The tournament typically starts with a qualifying round, where each driver completes two individual runs to determine their overall ranking. The drivers each perform a qualifying run where they are judged on line, style, angle, and x-factor. They are then each awarded a score out of 100, with the highest rankings moving on to the Top 32 bracket, where they then will compete in a series of one-on-one matchups.
During the Top 32 round, the highest-qualifying driver faces the lowest-qualifying driver, the second-highest-qualifying driver faces the second-lowest-qualifying driver, and so on. The winner of each matchup advances to the next round, with the ultimate goal of making it to the final head-to-head matchup.
Each heat involves the following steps:
If they can’t make a decision because it was too close, they can vote for an OMT (One More Time). This then follows the same judging criteria as the qualifying rounds, but an actual score is not input – just a final decision. The majority vote wins, so for example, Athlete A wins with 2 or 3 votes in their favor. If one judge votes for Athlete A, another for Athlete B, and another for OMT, there is no majority and an OMT is played out.
In an OMT, the entire heat is repeated and judged again with the same majority requirement. In theory, an OMT can happen an unlimited amount of times until a winner is determined.
As the tournament progresses, the number of drivers is gradually reduced until only two drivers remain for the final matchup. The winner of this final matchup is declared the overall winner of the event.
Throughout the tournament, drivers are judged based on their performance in each individual matchup, with the judges awarding scores based on the driver’s style, line, and angle during their run. The driver with the highest score in each matchup moves on to the next round, and the process continues until a winner is determined.
Overall, the knockout-style tournament format used in Formula Drift emphasizes head-to-head competition and rewards drivers who can consistently perform at a high level throughout the event.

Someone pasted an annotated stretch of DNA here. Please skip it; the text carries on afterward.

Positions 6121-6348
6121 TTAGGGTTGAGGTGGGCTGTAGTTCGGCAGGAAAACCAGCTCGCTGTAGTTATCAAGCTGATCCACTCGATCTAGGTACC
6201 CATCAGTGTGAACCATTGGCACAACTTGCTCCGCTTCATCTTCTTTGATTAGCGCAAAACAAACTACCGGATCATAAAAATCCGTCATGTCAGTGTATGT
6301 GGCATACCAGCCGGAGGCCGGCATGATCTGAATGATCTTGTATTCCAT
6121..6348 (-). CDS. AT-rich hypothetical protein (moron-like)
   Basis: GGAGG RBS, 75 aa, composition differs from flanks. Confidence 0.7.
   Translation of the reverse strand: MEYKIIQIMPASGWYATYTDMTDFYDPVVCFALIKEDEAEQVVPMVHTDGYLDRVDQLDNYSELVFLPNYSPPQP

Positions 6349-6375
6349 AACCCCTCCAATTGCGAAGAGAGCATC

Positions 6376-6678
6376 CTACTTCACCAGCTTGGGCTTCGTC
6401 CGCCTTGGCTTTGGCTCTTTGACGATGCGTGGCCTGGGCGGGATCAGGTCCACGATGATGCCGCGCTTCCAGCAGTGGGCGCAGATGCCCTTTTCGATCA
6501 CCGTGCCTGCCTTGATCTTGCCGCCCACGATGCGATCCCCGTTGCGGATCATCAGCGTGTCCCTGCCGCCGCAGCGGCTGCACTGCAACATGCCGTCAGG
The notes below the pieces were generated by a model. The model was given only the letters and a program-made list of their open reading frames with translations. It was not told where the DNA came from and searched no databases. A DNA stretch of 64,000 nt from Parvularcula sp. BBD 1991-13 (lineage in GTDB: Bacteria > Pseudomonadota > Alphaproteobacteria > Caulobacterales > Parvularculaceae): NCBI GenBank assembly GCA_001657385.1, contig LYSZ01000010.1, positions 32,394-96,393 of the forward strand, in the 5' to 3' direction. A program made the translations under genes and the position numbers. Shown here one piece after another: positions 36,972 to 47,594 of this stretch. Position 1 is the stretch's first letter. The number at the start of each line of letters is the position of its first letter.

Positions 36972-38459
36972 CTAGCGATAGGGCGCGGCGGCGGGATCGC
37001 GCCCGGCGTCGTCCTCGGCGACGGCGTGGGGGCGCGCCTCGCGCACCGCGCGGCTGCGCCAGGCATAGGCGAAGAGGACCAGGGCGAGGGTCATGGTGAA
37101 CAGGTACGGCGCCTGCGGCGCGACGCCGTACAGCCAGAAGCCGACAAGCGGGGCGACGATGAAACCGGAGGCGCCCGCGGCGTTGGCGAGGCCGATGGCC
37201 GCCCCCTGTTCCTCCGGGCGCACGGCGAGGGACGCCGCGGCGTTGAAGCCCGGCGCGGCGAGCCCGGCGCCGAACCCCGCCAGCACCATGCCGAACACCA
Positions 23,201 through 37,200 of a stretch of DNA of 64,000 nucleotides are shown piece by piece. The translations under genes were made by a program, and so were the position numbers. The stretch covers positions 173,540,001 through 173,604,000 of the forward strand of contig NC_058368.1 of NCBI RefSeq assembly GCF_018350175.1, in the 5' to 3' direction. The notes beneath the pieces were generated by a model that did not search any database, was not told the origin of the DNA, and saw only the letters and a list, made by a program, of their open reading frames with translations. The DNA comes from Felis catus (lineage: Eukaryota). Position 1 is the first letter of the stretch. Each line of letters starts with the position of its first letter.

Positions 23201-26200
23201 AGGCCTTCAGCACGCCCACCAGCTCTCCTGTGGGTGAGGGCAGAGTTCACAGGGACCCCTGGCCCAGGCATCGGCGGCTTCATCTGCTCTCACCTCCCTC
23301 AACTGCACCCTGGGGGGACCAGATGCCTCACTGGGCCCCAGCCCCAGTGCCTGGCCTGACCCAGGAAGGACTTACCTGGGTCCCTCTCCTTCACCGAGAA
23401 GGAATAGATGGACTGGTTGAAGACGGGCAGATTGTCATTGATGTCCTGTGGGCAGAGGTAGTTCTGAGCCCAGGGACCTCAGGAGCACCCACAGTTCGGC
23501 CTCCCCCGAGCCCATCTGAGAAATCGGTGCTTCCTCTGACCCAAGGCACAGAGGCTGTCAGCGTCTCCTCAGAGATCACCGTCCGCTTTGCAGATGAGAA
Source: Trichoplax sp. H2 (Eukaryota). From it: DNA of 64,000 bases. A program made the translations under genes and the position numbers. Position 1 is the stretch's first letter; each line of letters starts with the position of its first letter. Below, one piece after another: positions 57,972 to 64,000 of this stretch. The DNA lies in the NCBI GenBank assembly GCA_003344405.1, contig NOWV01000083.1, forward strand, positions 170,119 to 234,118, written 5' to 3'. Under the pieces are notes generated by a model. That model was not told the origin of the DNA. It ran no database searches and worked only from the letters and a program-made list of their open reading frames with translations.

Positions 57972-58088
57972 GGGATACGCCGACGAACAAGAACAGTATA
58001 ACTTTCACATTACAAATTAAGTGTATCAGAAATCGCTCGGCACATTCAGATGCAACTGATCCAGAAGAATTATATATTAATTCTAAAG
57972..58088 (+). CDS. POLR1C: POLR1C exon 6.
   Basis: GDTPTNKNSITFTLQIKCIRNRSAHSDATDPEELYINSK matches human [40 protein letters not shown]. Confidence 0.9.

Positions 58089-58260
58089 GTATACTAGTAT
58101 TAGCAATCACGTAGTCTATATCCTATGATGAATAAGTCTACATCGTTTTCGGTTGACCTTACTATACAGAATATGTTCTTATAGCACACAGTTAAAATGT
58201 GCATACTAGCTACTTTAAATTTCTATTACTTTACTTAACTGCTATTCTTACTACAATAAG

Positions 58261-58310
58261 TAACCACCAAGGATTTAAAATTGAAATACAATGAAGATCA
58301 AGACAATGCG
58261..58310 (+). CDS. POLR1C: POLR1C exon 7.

In Formula Drift, drivers are judged based on their driving skills and ability to perform “drifts” – controlled slides through turns – while maintaining high speed and car control.
During each run, judges award points based on three main criteria: style, line, and angle.
Line refers to the driver’s ability to stay on the optimal driving line through the course, which is predetermined by the judges. For measurement, it’s dependent on where the vehicle is relative to inside clips and outside zones, the two areas of focus used by the judges.
Angle refers to the amount of angle the car has during the drift, with more angle typically resulting in higher scores. This is measured by the degree or amount of angle the vehicle achieves and the stability or consistency of that angle.
Style points are separated into two categories: initiation descriptors such as fast, explosive, quick, and smooth, as well as transition descriptors such as dynamic, fast, accurate, quick, and smooth.
X-Factors are defined as points of difference a driver can make that create a clear and notable difference in performance and execution relative to other drivers. Basically, these are “wow” factors. Some techniques or things judges look for are heavy, controlled throttle usage, driving with a big angle, but maintaining a consistent pace, or showing vehicle stability and balance while performing at a very high level of driving
The judges use a scoring system to rate each driver’s performance on these criteria during qualifying rounds with a maximum score of 100 points available for each run. Traditionally there are three judges, one for each aspect of judging. Each of the judges awards a score based on one specific criteria, which are then combined to give each driver a total score for the run.